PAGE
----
DENVER, October 1, 2013 – Chronic use of prescription painkillers, also known as opioids, among obese patients prior to bariatric surgery continues after surgery, according to a new Kaiser Permanente study published today in the Journal of the American Medical Association.
Researchers examined the electronic medical records of 11,719 obese patients who underwent bariatric surgery between 2005-2009 at one of 10 U.S. sites in the Scalable Partnering Network. Participating patients were evaluated one year before and one year after surgery. Seventy-seven percent of the obese patients who exhibited chronic opioid use prior to surgery continued to use these medications chronically one year after their procedure. Chronic opioid use among these patients also increased by 13 percent the first year after surgery.
"Obese patients are often more sensitive to pain and tend to be prescribed increasing opioid doses in order to manage that pain," said lead study author Marsha A. Raebel, PharmD, a senior investigator at Kaiser Permanente's Institute for Health Research.
In the year prior to their surgical procedures, 56 percent of the patients in this study reported no opioid use for pain management, 36 percent used some opioids and 8 percent used opioids on a chronic basis. Chronic opioid use was defined as having 10 or more prescriptions over at least 90 days or at least a 120-day total supply of medication sometime in the year prior to surgery. Some opioid use was defined as one to nine prescriptions over 90 days or less than a 120-day supply.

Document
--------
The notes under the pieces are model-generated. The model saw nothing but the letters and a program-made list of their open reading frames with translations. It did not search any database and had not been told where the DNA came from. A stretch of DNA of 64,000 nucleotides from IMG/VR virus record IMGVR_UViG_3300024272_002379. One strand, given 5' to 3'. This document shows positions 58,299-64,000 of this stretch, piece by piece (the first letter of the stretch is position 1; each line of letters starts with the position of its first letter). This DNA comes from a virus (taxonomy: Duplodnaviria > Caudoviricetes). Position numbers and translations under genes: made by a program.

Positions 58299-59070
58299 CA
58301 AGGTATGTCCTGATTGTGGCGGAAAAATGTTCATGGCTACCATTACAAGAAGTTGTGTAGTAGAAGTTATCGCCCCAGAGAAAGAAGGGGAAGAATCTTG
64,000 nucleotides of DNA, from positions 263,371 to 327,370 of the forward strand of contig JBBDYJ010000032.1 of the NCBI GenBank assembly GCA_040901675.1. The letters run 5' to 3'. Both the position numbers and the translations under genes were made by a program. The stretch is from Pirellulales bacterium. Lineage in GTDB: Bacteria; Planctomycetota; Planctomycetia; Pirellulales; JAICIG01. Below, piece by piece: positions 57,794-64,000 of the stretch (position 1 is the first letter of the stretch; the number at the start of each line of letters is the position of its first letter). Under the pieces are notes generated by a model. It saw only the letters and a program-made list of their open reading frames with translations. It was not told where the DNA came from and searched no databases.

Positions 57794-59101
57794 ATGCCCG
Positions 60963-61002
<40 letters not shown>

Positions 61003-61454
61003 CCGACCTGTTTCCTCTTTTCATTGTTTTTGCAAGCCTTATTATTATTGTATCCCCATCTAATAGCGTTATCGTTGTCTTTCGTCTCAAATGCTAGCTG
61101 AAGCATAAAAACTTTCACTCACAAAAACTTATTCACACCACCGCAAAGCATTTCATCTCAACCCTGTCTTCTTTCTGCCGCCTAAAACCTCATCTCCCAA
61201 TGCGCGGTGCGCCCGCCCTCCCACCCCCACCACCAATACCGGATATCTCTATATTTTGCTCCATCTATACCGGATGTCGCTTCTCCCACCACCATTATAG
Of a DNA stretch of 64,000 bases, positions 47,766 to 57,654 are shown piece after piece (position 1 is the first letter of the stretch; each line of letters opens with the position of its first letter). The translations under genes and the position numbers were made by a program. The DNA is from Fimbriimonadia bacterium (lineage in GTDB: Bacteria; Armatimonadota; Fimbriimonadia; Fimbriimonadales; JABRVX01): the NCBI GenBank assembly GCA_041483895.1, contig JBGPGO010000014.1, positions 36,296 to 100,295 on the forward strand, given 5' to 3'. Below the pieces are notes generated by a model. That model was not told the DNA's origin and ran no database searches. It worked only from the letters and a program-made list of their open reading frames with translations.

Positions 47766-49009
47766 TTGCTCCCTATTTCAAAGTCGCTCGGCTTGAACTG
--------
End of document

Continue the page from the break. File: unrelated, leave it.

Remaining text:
"There are limited options for pain management available to bariatric surgery patients because non-steroidal, anti-inflammatory medications increase the risk of ulcers, particularly after bariatric surgery," said Dr. Raebel. "Given the increasing chronic usage rate reported in this study, it's clear that the medical community needs to develop better pain management programs for patients who use opioids long-term following bariatric surgery."
More than 200,000 bariatric surgeries were performed in the U.S. in 2012 and prescription painkiller usage has exploded at the same time. According to the medical journal Pain, 4.3 million adults use opioid medications on a regular basis. The most commonly used prescription opioids are hydrocodone, oxycodone and morphine. Long-term opioid use can lead to many health issues, the most serious being addiction and fatal overdoses.
Kaiser Permanente is committed to furthering understanding of chronic opioid use. Earlier in 2013, a Kaiser Permanente study found that regularly taking opioids increases a man's risk of erectile dysfunction.
Kaiser Permanente can conduct transformational health research like this in part because it has the largest private patient-centered electronic health record system in the world. The organization's electronic health record system, Kaiser Permanente HealthConnect®, securely connects 9.1 million patients to 17,000 physicians in 611 medical offices and 37 hospitals. It also connects Kaiser Permanente's research scientists to one of the most extensive collections of longitudinal medical data available, facilitating studies and important medical discoveries that shape the future of health care delivery for patients and the medical community.